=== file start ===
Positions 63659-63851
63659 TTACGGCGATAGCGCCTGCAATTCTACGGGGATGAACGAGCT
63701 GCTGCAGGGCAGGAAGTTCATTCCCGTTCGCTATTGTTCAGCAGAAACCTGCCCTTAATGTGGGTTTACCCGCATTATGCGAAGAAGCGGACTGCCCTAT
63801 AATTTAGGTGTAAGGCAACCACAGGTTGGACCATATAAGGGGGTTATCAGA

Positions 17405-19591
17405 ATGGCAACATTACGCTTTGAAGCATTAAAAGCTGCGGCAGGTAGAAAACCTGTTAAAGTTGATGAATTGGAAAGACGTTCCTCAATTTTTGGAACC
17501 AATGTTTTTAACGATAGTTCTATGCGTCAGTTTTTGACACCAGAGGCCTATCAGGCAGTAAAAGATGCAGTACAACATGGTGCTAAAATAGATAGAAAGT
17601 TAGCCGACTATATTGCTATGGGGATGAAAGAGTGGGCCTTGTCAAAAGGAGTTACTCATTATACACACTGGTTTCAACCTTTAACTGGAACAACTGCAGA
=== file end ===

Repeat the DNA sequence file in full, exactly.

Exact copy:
Positions 63659-63851
63659 TTACGGCGATAGCGCCTGCAATTCTACGGGGATGAACGAGCT
63701 GCTGCAGGGCAGGAAGTTCATTCCCGTTCGCTATTGTTCAGCAGAAACCTGCCCTTAATGTGGGTTTACCCGCATTATGCGAAGAAGCGGACTGCCCTAT
63801 AATTTAGGTGTAAGGCAACCACAGGTTGGACCATATAAGGGGGTTATCAGA

Positions 17405-19591
17405 ATGGCAACATTACGCTTTGAAGCATTAAAAGCTGCGGCAGGTAGAAAACCTGTTAAAGTTGATGAATTGGAAAGACGTTCCTCAATTTTTGGAACC
17501 AATGTTTTTAACGATAGTTCTATGCGTCAGTTTTTGACACCAGAGGCCTATCAGGCAGTAAAAGATGCAGTACAACATGGTGCTAAAATAGATAGAAAGT
17601 TAGCCGACTATATTGCTATGGGGATGAAAGAGTGGGCCTTGTCAAAAGGAGTTACTCATTATACACACTGGTTTCAACCTTTAACTGGAACAACTGCAGA